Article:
SAMPL6: calculation of macroscopic pK a values from ab initio quantum mechanical free energies

Edithe Selwa, Ian M. Kenney, Oliver Beckstein, Bogdan I. Iorga

Research output: Contribution to journalArticle

3 Scopus citations

Abstract

Macroscopic pKa values were calculated for all compounds in the SAMPL6 blind prediction challenge, based on quantum chemical calculations with a continuum solvation model and a linear correction derived from a small training set. Microscopic pKa values were derived from the gas-phase free energy difference between protonated and deprotonated forms together with the Conductor-like Polarizable Continuum Solvation Model and the experimental solvation free energy of the proton. pH-dependent microstate free energies were obtained from the microscopic pKas with a maximum likelihood estimator and appropriately summed to yield macroscopic pKa values or microstate populations as function of pH. We assessed the accuracy of three approaches to calculate the microscopic pKas: direct use of the quantum mechanical free energy differences and correction of the direct values for short-comings in the QM solvation model with two different linear models that we independently derived from a small training set of 38 compounds with known pKa. The predictions that were corrected with the linear models had much better accuracy [root-mean-square error (RMSE) 2.04 and 1.95 pKa units] than the direct calculation (RMSE 3.74). Statistical measures indicate that some systematic errors remain, likely due to differences in the SAMPL6 data set and the small training set with respect to their interactions with water. Overall, the current approach provides a viable physics-based route to estimate macroscopic pKa values for novel compounds with reasonable accuracy.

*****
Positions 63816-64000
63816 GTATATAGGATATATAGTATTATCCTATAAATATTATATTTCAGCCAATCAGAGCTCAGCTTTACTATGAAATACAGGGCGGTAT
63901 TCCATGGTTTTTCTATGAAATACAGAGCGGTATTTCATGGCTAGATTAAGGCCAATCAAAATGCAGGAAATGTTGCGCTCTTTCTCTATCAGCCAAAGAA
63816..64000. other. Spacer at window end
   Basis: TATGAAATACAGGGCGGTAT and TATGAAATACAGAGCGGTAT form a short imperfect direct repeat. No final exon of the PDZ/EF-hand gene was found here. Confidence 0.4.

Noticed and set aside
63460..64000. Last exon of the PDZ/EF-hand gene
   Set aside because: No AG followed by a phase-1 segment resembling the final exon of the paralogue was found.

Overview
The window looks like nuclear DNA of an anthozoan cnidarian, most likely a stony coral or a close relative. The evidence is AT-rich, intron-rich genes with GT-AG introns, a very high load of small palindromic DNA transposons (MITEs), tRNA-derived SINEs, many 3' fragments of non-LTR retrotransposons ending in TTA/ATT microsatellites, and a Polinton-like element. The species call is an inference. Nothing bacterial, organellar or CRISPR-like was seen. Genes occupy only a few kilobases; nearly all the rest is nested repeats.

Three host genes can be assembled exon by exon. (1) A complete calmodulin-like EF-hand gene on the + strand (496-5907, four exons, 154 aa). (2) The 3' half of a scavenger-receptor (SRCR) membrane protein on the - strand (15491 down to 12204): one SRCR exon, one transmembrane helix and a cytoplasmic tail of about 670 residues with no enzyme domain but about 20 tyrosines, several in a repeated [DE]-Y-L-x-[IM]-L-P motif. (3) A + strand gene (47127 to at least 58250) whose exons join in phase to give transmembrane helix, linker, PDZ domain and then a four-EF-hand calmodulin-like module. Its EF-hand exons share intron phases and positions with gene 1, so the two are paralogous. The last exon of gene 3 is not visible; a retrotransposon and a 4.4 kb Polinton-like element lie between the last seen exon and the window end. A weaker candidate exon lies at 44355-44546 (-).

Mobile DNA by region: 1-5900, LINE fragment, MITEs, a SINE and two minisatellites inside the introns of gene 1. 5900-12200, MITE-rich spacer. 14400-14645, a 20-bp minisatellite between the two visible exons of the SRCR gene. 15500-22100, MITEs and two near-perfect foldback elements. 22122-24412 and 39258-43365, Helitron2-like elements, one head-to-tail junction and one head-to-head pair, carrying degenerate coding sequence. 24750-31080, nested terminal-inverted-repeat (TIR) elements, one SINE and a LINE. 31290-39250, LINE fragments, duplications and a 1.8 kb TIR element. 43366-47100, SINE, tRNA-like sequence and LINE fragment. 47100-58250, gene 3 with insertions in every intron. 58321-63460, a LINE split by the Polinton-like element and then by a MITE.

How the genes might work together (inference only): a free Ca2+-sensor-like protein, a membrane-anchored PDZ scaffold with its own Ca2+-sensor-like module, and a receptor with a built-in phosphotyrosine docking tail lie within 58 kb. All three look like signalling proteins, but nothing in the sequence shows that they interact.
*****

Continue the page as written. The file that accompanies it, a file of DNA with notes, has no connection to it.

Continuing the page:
Original languageEnglish (US)
Pages (from-to)1203-1216
Number of pages14
JournalJournal of Computer-Aided Molecular Design
Volume32
Issue number10
DOIs
StatePublished - Oct 1 2018

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Keywords

  • Quantum chemistry
  • SAMPL challenge
  • pH
  • pK

ASJC Scopus subject areas

  • Drug Discovery
  • Computer Science Applications
  • Physical and Theoretical Chemistry

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